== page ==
Syntrio is committed to helping businesses avoid costly incidents associated with ethics violations in the workplace. We are also able to custom-tailor our courses to fit the needs of your business. Contact www.syntrio.com for more information about our ethics and code of conduct online courses for employees and management and remember to follow us on Twitter, Google Plus and LinkedIn for daily updates on compliance that impact your company!

 

Speak Up! Reporting Ethics Violations is Serious Business

Rarely a day goes by without a headline about a career toppled over an ethics violation. All too frequently the subsequent text reveals a trail of unheeded warning signs uncovered by the investigation following the incident. Indeed, corruption, carelessness, and unethical behavior often go unreported, which presents a serious problem for companies seeking to maintain a culture of compliance.

Statistics show that ethics violations are going unreported at an alarming rate. Indeed, approximately 60 percent of employees surveyed responded that they had witnessed at least one ethics violation at their current place of employment, yet only 45 to 60 percent of those bothered to report it. Worse yet, how serious an ethics violation has little to do with whether an employee is willing to report the violation, and managers committed a full 60 percent of the violations witnessed.

The key to maintaining a positive ethical culture at your company is to encourage a “speak up” culture wherein employees hold one another accountable and where everyone feels comfortable identifying and reporting wrongdoing before consequences occur. In general, you should encourage employees to immediately report known or suspected misconduct if they feel the act could have a detrimental impact on the employee, their co-workers, or the company as a whole.

What Acts are “Reportable Offenses?”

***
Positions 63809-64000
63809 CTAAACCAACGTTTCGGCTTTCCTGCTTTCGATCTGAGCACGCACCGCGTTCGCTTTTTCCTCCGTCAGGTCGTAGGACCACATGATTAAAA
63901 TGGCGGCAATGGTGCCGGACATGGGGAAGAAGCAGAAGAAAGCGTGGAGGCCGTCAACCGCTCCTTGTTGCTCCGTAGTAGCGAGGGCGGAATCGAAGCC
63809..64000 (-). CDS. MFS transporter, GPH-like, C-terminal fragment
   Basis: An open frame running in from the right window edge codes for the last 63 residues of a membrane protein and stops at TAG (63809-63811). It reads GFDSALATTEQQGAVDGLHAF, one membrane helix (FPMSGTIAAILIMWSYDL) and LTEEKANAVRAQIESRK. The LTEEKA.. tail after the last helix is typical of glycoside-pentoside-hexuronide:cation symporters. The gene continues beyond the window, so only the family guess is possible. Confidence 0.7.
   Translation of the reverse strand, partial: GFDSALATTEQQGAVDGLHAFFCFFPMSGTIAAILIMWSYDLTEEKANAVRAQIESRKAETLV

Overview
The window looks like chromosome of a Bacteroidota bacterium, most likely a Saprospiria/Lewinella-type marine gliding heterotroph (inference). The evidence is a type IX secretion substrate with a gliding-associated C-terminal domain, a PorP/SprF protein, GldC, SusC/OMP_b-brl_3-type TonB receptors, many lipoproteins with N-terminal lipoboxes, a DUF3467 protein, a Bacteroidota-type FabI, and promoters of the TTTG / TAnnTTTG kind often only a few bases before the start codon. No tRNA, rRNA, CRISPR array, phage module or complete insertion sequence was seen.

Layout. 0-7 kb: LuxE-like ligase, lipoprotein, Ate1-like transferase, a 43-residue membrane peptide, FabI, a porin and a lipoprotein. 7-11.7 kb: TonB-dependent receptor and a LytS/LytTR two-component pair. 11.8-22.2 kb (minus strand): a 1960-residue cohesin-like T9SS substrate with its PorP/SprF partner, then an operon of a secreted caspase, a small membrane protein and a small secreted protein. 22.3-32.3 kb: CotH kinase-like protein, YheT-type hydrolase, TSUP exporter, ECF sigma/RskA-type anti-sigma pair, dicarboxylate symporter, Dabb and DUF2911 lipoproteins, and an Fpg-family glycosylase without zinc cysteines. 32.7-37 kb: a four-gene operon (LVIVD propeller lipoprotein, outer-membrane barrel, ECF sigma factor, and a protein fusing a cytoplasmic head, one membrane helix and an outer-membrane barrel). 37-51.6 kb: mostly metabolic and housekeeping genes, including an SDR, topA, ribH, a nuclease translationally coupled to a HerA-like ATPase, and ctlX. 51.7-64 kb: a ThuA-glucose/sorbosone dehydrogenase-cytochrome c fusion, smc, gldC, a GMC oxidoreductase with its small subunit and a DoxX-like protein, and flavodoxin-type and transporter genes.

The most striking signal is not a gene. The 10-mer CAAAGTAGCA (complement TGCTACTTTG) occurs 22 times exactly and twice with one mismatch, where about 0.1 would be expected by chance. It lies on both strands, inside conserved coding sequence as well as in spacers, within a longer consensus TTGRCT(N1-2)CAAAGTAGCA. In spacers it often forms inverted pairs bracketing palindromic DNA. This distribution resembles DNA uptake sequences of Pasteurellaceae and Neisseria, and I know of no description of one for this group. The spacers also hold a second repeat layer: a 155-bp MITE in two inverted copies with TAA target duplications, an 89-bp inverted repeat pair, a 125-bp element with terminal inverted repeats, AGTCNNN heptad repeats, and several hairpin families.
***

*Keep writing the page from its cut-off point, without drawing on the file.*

There are a variety of reportable violations that your managers should make employees aware of, so that they are not left in the dark about what is a “reportable” offense. The most common forms of violations are as follows:

  • Theft
  • Improper use of time and resources
  • Breach of confidentiality
  • Safety violations
  • Discrimination or Harassment
  • Abusive Behavior
  • Bribery
  • Fraud
  • Falsifying records and reports

Of course, there are hundreds of other ethics questions that cross into the “grey” area of reporting. As a company, it is your job to educate and instruct your employees about how to identify and report misconduct so that it does not continue. “SPEAK UP!”

Syntrio is committed to helping businesses avoid costly incidents associated with ethics violations in the workplace. We are also able to custom-tailor our courses to fit the needs of your business. Contact www.syntrio.com for more information about our ethics and code of conduct online courses for employees and management and remember to follow us on Twitter, Google Plus and LinkedIn for daily updates on compliance that impact your company!

Stay tuned, as next week we will examine the proper channels for reporting ethics violations that an employee witnesses at your company, and how to choose which method is right for you.